The hopeful side of my addiction – Drug use is not always a dead end street

I was sitting around with some friends last night talking about old times over dinner.

I think it’s sad that the most commonly seen face of addiction and of drug use in general is that of failure. We see it on the news, in the tabloids, and it seems to seep into our minds.

I guess it shouldn’t be surprising given the overly negative tone of the media in this country overall, but as I was talking with my friends last night, it dawned on me:

Even though we’ve all seen the uglier side of life, even though some of us made it down to a place those around us thought we’d never come back from, here we are, well and healthy, and back on the other side.

As I’d mentioned before, I’m working on a book that details my travels down the rabbit hole and back. Last night was proof that these stories need to be heard. Although coming back from drug use, even heavy use, even addictive use, is not easy; it is possible, even common.

I’m sick of the stigma of “lost cause”, especially because I think it’s so unjustified. There are so many that walk around us having conquered what most still think is a death sentence. It’s time to dispel the myth.

Beyond my addiction: Allowing myself to be proud of my achievements

This is a more personal post than I’m used to writing, but I think the thoughts in it are shared by many addicts, so I’d like to share it. I originally posted it on my personal blog:

It’s sad, but for the most part, I focus on the things I haven’t yet done and not on what I’ve already accomplished.

When I think about it for a few seconds, it’s staggering just how much I’ve managed to do in my 32 years here:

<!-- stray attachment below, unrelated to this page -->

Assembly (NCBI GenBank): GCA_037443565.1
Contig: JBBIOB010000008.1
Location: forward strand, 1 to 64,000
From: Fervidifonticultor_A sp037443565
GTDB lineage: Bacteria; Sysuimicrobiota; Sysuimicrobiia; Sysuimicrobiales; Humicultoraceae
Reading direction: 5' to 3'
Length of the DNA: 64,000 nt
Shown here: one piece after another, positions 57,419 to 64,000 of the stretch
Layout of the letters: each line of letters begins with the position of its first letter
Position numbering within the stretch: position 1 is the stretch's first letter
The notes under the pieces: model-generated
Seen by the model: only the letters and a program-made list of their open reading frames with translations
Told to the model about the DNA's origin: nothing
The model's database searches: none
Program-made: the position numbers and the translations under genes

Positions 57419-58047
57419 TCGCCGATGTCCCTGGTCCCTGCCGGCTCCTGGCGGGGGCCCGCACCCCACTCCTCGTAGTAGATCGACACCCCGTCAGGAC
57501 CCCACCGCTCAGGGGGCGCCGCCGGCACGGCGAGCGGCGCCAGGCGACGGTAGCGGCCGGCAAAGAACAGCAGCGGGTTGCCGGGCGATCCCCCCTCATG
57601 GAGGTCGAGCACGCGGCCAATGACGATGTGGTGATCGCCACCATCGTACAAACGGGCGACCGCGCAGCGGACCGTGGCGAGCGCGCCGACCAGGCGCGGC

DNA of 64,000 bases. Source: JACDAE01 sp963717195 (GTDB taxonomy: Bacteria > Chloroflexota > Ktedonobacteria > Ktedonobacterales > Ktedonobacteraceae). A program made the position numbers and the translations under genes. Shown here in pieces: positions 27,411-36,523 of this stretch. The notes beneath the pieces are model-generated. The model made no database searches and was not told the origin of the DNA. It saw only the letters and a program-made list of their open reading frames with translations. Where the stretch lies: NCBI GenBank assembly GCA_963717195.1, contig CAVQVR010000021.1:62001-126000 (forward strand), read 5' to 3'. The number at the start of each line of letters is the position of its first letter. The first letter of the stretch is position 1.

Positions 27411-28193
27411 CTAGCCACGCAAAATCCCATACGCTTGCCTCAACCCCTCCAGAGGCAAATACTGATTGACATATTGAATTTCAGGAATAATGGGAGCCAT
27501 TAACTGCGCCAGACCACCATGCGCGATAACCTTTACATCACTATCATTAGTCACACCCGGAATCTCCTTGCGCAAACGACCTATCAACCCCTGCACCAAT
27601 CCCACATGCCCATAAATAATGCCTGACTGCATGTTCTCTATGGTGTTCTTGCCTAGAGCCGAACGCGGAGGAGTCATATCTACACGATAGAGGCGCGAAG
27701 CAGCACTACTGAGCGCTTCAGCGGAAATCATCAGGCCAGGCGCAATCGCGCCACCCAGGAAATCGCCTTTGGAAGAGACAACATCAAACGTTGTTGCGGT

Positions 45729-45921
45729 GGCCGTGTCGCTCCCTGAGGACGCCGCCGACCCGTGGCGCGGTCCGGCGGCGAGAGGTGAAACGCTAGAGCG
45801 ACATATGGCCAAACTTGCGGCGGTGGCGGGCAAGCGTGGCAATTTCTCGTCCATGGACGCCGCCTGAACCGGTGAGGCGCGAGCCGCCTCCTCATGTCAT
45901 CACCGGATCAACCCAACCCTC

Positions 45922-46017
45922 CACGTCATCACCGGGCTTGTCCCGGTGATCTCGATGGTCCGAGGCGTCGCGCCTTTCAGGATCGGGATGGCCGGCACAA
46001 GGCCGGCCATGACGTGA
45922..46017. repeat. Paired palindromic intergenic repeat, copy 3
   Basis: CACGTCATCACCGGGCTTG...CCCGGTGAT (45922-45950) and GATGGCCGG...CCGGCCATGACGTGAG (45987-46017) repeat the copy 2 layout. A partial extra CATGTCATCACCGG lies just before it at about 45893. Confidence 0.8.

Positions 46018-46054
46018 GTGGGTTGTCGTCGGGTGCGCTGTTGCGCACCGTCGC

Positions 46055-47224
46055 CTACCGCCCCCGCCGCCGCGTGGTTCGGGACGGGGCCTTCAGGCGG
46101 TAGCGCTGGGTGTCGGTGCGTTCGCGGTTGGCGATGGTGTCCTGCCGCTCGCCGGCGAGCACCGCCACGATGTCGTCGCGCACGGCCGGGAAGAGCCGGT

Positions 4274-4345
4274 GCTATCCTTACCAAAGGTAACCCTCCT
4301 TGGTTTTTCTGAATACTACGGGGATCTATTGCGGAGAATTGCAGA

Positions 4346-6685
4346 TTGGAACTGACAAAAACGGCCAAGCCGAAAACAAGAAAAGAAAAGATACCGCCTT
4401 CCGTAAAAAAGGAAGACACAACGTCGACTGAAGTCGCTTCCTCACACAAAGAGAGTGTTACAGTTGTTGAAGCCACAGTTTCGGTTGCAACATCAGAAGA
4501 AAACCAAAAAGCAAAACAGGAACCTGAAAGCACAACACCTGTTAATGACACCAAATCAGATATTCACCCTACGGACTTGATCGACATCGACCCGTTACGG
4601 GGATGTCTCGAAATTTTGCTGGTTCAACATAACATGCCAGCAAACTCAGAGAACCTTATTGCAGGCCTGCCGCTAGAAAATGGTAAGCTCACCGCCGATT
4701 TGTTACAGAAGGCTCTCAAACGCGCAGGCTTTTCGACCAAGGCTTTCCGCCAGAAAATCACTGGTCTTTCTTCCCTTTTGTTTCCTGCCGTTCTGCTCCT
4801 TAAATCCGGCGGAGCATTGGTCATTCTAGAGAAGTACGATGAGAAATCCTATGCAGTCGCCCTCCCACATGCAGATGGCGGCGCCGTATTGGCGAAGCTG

• I spent my first 14 years having a wonderful childhood
  • I only let my obsessions during those years take over sometimes
  • I moved to a new country and made myself at home again
  • I dug myself out of a severe depression episode
  • I made it through college somehow in a haze of drinking and drug use
  • I moved myself out to Los Angeles without knowing a soul and made a life there
  • I’ve run a recording studio, a record label, and made my own music
  • I’ve DJ’d and put out two records
  • I’ve broken my leg and learned how to walk again
  • I held my head high through a brutal court case
  • I made my way through rehab, overcoming my addiction to crystal meth
  • I made it through months in jail
  • I’ve managed to stay drug free since those two events
  • I’ve gotten myself back into school
  • I received two Master’s degrees with endless honors and awards
  • I’m steps away from finishing my PhD
  • I’ve secured a book deal to publish my memoir/lessons from addiction (still struggling with the writing of that one)
  • I’ve published more than 10 articles, 2 book chapters, and given dozens of presentations at national and international addiction conferences
  • I found the love of my life and am working hard to make my damaged ego last through a real relationship

I often take these things for granted, but it’s good to write them down. It lets me know just how grateful I should be for even being here, let alone standing upright and proud.

I’m lucky.